Jan 25, 2015

How to make seitan from flour

I usually cook completely without any vegetarian meat substitutes. The main reason is that most of these commercial products have loads of ingredients - like artificial colors and flavors - to make it more meat-like and I really don't want these in my diet. Most of the time I'm just fine with my legumes, nuts and other natural ingredients to account for my protein intake.

But sometimes, I want to cook something I know from my childhood - some nice hearty comfort food and traditional dishes - and these recipe usually don't work without a nice piece of meat. In this cases, I use this recipe to make some seitan, and while having full control over all ingredients, I can also fit the taste to my needs.

I hope you try it out! ^^

course country time difficulty
Basics - 2h medium

Serves 4
imperial metric
8 cups 1kg flour
2.5 cups 600ml water

imperial metric
1 tbsp olive oil
2 onions, chopped
2 garlic cloves, chopped
1/4 cup 60ml soy sauce
1/8 cup 30ml vinegar
6 cup 1.5l water
2 tbsp granulated broth
2 tbsp mustard
2 tsp paprika powder
1/2 tsp cumin
1/2 tsp coriander
1 tsp garlic powder
1 bay leaf

Of course this is just an orientation, you can drop ingredients you don't like and add others. I find the taste of the seitan with this marinade to be hearty, meaty but not to overwhelming or "specific".
But according to the designated use, you can add more "specific" ingredients like ginger to fit an Asian inspired meal or tomato paste and oregano to fit an Italian dish


  • in a big bowl, mix flour and water
  • using you hand or a kneading machine, knead the dough for about 5-10 minutes until homogeneous
  • fill the bowl with water until the dough is completely covered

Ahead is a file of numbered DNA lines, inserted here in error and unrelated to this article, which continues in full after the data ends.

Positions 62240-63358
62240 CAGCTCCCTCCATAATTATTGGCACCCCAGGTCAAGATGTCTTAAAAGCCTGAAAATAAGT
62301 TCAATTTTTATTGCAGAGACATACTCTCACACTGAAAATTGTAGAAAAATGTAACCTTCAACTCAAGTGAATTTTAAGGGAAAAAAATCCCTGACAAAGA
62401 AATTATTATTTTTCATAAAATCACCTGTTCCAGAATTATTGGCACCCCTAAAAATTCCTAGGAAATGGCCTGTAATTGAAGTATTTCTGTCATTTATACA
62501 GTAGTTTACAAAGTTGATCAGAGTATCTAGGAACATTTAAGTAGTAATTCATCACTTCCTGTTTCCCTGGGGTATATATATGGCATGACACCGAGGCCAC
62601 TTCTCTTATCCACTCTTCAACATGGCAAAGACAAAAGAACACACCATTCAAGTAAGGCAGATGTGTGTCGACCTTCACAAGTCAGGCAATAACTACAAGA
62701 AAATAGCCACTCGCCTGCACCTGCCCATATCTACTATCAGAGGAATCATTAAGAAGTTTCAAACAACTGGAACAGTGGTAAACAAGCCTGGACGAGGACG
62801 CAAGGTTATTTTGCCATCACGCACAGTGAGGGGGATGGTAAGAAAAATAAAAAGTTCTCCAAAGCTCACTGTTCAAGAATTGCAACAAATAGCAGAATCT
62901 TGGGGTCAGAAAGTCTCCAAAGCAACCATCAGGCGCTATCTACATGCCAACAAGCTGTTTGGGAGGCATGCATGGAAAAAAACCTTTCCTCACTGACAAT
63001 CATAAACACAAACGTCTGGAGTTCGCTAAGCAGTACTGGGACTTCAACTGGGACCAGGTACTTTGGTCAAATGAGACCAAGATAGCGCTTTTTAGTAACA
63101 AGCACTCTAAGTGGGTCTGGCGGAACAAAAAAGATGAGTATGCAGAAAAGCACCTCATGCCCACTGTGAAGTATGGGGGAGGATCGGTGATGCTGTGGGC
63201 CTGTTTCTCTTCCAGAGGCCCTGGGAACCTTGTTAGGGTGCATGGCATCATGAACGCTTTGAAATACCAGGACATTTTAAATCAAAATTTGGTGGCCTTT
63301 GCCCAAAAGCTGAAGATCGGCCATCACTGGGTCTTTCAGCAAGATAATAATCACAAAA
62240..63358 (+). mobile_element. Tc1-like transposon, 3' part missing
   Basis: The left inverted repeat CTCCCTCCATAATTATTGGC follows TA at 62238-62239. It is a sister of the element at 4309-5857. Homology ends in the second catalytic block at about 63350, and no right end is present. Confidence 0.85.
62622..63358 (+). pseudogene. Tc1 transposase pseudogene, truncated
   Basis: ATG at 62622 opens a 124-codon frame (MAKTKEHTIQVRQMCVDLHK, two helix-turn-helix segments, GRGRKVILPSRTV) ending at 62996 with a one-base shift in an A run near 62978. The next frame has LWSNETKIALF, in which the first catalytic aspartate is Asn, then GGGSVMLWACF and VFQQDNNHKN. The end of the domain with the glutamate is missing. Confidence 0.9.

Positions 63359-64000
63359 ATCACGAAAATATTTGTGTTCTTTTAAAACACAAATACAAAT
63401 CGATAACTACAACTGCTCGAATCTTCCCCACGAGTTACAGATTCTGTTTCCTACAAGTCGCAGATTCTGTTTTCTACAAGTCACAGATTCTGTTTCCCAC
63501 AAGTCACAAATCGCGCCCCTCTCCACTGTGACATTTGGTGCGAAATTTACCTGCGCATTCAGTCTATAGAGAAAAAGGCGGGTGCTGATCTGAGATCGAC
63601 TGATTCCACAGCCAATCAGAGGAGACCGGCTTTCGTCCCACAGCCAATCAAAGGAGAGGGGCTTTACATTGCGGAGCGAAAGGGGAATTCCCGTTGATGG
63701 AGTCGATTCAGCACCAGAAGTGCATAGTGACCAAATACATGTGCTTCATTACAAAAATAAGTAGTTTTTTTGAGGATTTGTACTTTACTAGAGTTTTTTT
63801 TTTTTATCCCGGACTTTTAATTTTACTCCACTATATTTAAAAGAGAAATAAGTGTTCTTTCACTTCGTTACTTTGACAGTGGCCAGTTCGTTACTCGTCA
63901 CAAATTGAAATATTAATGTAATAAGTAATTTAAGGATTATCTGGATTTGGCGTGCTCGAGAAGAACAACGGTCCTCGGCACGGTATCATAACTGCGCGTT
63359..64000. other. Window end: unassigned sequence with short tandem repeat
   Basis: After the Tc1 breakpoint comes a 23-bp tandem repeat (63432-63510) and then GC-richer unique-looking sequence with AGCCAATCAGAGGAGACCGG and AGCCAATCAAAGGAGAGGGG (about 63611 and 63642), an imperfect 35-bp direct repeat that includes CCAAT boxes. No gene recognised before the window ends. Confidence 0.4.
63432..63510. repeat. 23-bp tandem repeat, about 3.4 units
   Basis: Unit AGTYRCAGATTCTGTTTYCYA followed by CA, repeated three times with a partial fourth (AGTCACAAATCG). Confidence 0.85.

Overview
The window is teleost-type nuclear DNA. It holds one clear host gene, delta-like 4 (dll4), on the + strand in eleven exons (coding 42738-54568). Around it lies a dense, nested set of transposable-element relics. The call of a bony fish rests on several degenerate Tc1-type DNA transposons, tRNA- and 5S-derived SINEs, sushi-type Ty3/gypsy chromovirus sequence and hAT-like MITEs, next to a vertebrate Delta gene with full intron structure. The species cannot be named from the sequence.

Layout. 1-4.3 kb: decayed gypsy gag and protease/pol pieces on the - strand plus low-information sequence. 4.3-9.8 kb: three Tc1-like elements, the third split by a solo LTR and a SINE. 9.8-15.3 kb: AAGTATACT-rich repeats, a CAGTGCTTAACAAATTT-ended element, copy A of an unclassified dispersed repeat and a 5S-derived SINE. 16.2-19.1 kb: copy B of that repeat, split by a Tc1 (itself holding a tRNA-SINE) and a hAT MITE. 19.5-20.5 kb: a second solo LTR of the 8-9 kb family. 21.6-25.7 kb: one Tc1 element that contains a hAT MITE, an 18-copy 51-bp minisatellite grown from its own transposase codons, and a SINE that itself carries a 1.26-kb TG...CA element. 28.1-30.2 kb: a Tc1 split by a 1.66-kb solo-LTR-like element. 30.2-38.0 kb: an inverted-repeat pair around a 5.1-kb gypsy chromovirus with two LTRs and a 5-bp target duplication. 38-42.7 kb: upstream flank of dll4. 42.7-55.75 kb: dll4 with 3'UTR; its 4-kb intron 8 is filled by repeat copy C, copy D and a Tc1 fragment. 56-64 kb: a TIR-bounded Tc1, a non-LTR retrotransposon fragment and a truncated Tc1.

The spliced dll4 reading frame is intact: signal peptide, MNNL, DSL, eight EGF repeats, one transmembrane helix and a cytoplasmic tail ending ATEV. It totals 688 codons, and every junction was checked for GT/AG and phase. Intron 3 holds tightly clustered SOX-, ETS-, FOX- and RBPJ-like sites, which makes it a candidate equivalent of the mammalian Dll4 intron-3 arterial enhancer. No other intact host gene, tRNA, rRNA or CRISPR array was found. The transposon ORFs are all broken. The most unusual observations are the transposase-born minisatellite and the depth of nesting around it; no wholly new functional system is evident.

• leave for about 20 min, until you're done with the marinade

  • in a medium pot, heat olive oil and cook onions until browned
  • add garlic and roast for another 2min
  • add all remaining ingredients and stir
  • let the marinade simmer until the dough is prepared

  • begin to knead the dough under water
  • you will notice the water getting milky, that's the starch you're washing out
  • when the water is completely opaque, replace the milky water with fresh water
  • as you continue kneading, the dough will fall apart, leaving small shreds of a rubber-like substance - that's the protein we want (which is not water-soluble)
  • you may use a fine sieve to not loose these shred to the drain, while replacing the water
  • try to knead those loose pieces together by using a "folding movement"
  • continue to knead and replace the water until the water remains (mostly) clear
  • the better you wash out the starch, the firmer the seitan will be
  • loaf will be only a fraction of the size of the original dough, but don't worry, it will grow again
  • cut the seitan in suitable pieces, according to the designated use (but keep in mind, the pieces will double in size during the cooking process
  • now, add the seitan pieces to the simmering marinade and cook for about 1 hour
  • after that, fill everything in a big canning car or a tupperware container (depending on when you want to use is)
  • it's best to leaf the seitan for 1-2d to soak up all the flavor, but you can also use it after a few hours
Before I use the seitan, I usually drain it and stir-fry it in a pan with oil, like I would any meat. Sometimes, I hold back some of the marinade to use it for my sauce.

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